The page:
Guide to implementing a biodiversity offering and associated project

How might a firm identify a biodiversity project and attach it to a biodiversity offering? And further, once selected, how could the firm make it both maximally profitable and ecologically effective? One way to achieve these goals is for the firm to execute the following implementation procedure.

  1. Identify one or more endangered species to conserve. The most-respected and credible way of determining the status of a species is its rank on the Red List Index (RLI) maintained by the International Union for the Conservation of Nature (IUCN). The RLI ranges from 0: Least Concern, 1: Near Threatened, 2: Vulnerable, 3: Endangered, 4: Critically Endangered, and 5: Extinct. This list is maintained by a large, world-wide group of scientists who volunteer their time to monitor and assess the status of thousands of plant and animal species. A firm would select one or more endangered or critically endangered species from this list.
  2. Identify a biodiversity project that is suited to one of the firm's areas of expertise. Attach this project to the offering by having the firm's marketing department associate the offering with it, and the firm's accounting department place the offering and project on the same budget line.
  3. Using the EMT, build a political-ecological system simulator (hereafter, simulator) of the political-ecological system that hosts these species. This simulator is a computational, stochastic model of the interactions through time of all ecosystem-affecting groups and the affected ecosystem. Use the EMT to statistically fit the simulator's parameters to a political-ecological data set.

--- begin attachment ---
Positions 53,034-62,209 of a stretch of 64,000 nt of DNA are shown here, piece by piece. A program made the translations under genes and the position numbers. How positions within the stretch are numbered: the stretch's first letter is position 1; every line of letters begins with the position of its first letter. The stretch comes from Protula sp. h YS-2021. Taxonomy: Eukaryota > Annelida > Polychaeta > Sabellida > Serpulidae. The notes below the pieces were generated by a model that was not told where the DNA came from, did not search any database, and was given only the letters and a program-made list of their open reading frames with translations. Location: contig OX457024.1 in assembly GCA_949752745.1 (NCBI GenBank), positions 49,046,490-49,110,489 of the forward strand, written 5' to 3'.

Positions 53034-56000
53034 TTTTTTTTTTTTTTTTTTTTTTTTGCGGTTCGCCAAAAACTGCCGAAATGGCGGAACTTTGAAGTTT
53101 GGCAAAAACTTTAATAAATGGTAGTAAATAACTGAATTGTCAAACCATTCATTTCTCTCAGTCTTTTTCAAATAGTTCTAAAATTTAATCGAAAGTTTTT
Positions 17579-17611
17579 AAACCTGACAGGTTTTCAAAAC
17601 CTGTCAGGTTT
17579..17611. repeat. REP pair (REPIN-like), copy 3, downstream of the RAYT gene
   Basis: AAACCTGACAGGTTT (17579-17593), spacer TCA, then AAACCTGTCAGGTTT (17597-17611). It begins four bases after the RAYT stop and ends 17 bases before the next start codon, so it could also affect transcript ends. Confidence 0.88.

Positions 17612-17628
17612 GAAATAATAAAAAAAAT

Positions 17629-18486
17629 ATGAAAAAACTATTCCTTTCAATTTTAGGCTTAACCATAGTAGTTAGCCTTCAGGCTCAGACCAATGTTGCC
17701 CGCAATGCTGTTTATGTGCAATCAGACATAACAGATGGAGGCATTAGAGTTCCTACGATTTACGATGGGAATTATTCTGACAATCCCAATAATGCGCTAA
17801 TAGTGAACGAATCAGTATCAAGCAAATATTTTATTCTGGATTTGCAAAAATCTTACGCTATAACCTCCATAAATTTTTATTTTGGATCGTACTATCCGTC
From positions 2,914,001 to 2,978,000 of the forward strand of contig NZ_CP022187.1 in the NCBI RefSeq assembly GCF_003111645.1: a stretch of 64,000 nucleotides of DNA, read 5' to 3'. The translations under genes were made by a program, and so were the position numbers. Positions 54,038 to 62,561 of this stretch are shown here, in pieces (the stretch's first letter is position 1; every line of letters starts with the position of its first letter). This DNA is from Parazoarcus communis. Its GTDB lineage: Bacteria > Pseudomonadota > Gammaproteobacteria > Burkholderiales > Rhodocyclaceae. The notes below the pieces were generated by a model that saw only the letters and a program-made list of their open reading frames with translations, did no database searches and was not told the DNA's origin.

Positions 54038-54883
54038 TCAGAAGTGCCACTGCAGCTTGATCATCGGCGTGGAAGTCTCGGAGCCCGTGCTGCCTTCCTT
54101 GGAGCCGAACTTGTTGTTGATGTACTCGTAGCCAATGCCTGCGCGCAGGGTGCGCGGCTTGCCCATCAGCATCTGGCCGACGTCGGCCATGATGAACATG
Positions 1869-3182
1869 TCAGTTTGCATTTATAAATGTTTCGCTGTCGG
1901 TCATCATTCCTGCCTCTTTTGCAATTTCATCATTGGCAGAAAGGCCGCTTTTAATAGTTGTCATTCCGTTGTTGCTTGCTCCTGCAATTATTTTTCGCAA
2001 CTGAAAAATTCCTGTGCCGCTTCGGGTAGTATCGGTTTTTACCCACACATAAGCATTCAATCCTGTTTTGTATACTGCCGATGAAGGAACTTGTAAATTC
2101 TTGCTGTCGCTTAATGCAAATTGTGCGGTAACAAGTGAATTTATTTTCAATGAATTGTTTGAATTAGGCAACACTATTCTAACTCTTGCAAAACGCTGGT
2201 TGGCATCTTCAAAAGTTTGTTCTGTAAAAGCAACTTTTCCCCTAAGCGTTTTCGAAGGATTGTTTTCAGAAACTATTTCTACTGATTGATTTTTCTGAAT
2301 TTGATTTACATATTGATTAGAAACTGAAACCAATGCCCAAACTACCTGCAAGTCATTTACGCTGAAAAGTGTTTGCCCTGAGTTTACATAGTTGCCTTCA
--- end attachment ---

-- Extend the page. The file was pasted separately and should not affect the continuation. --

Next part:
4. Add the planned biodiversity project to this statistically-fitted simulator and solve for the most practical ecosystem management plan (MPEMP). The MPEMP computation produces an ecosystem management plan that is both politically feasible to implement, and has the highest chance of enhancing biodiversity. The catalyst of this MPEMP is the firm's proposed biodiversity project that is both maximally profitable and effective at enhancing biodiversity.
  5. Create a market for the biodiversity offering by advertising that if the offering is purchased, the firm will use a portion of the purchase price (its biodiversity premium) to directly contribute to biodiversity enhancement through the offering's attached biodiversity project. Do this by using data analytics to shape demand, i.e., execute a combined strategy that involves pricing, promotions, and an advertising campaign that emphasizes the biodiversity-enhancing benefits from purchasing the offering. Under this demand shaping strategy, forecast demand for the offering that trades low price for biodiversity enhancement. Minimize prices under the constraint that the offering's projected profit is positive.
  6. Begin the project. If the project involves operations in one or more species-hosting countries, enter into a partnership with each such country. Do this by hiring in-country liaison consultancies to aid in the development of these partnerships. These liaison consultancies would negotiate any licenses and pay any bribes needed for project implementation.
  7. Establish a feedback relationship with existing and future biodiversity-concerned customers. Do this by maintaining a biodiversity dashboard for the attached biodiversity project that displays in real time, the status of the project and its impact on biodiversity. Stream this dashboard to social networking sites and create media releases to inform existing and potential customers of the project's impact on biodiversity. Maintain the dashboard's credibility by hiring an auditing firm to conduct quarterly audits of the accuracy of project data being uploaded to the dashboard. Place a link to these audit reports on the dashboard.